Uninvited Books, 2014
"Perhaps, since the poisons in the air and water, even in the earth itself, are killing other life, perhaps nature has made room for something else, something that's been pushed aside."
-- Robert Dunbar, "Wood", 413
Dark Forest is the creation of writer Robert Dunbar, and it is the first of his books I've read. He's written several others; his latest offering is The Streets, which is part three of his Pines trilogy (The Pines, The Shore, The Streets). Dark Forest brings together a number of stories from writers who should already be household names among the ranks of serious readers of horror, including such literary luminaries as Algernon Blackwood, Ambrose Bierce, and Arthur Machen. Moving into the modern world, Dunbar's novella "Wood" caps off this collection. In this book nature itself is a sentient force, and has had enough of encroaching interlopers and humans who are screwing it up; yet, as Dunbar notes in his own contribution, there may be hope on the horizon. I'm actually blown away at the short-story selections in this anthology -- as usual, some are much better than others, but the main theme that binds this collection together is very well represented throughout the book: the "connection between the natural world and ...something other." As noted in the introduction,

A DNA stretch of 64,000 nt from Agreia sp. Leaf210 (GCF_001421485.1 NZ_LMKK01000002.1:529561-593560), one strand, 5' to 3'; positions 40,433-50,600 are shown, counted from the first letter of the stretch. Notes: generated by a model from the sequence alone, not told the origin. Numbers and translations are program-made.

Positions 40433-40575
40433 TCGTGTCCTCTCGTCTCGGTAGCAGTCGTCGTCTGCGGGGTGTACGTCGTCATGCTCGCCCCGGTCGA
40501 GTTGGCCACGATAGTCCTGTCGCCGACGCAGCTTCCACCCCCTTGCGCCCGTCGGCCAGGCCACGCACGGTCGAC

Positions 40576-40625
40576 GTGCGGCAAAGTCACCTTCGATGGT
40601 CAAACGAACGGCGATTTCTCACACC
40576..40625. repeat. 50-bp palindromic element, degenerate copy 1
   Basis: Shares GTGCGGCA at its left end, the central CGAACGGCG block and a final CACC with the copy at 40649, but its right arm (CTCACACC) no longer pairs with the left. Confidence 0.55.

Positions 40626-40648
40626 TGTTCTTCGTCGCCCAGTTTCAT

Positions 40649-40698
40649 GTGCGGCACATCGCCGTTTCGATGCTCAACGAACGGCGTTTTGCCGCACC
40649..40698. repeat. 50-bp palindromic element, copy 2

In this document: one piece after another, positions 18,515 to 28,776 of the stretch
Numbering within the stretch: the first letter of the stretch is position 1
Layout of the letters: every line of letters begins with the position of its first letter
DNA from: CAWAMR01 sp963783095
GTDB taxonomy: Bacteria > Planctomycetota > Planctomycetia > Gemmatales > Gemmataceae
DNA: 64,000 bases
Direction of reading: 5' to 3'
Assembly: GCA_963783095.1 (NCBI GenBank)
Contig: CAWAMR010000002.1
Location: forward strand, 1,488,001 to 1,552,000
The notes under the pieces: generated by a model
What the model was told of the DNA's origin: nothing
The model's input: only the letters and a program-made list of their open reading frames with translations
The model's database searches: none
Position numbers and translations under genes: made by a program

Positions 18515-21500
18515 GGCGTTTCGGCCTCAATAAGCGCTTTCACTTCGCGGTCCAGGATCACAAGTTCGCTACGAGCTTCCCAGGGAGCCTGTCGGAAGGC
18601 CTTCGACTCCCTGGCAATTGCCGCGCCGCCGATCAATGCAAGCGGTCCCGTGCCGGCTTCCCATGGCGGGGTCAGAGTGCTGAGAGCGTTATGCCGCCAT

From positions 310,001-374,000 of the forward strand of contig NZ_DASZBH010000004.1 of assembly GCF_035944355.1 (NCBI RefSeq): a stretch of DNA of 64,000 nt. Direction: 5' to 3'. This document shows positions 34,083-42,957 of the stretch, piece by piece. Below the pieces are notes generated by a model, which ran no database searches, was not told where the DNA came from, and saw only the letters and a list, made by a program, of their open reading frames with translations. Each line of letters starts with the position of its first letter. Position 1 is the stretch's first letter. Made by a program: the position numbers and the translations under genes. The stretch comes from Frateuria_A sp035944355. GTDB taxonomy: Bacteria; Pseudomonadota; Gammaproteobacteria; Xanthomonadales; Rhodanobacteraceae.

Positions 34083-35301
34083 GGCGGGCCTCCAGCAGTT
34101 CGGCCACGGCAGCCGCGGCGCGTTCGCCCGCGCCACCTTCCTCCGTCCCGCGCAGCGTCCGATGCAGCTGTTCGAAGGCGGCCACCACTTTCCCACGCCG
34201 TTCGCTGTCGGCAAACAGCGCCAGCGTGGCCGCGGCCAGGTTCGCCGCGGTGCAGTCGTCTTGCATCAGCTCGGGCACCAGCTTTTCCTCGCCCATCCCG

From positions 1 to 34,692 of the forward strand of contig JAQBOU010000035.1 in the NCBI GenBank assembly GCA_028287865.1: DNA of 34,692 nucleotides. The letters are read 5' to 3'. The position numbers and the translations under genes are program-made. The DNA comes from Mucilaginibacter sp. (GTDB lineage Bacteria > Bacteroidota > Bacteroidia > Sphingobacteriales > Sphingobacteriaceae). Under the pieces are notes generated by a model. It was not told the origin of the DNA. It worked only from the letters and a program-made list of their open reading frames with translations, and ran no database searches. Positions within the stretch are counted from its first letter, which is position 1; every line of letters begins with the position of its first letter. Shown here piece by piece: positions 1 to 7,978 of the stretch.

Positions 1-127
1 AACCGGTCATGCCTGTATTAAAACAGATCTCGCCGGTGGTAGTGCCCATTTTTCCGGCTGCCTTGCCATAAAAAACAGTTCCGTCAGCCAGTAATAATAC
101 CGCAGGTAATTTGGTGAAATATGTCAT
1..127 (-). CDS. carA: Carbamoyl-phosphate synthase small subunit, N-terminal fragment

"Something deadly lurks among the shadows, and the trees themselves seethe with menace. No one is safe."The table of contents is as follows:
Part One: The Soul of a Place
"The Willows," by Algernon Blackwood
"A Vine on a House," by Ambrose Bierce
Part Two: Green Hell
"The Terror," by Arthur Machen
"The Orchid Horror," by John Blunt
"The Pavilion," by E. Nesbit
Part Three: Shadowed Corners
"The Man-Eating Tree," by Phil Robertson
"Professor Jonah's Cannibal Plant," by H.R. Garis
"The Flowering of the Strange Orchid," by H.G. Wells
Part Four: The Final Embrace
"The Man Whom the Trees Loved," by Algernon Blackwood
Wood, by Robert Dunbar
Each story opens with an "Introductory Note" by various authors (including Ramsey Campbell!) that gives the reader a feel for what's coming, and every now and then the editor interjects brief footnotes which add food for thought.
As Dunbar writes in his introduction, "There are places in this world where it is safer not to venture," and you'll definitely find them in this well-crafted anthology. Super book.
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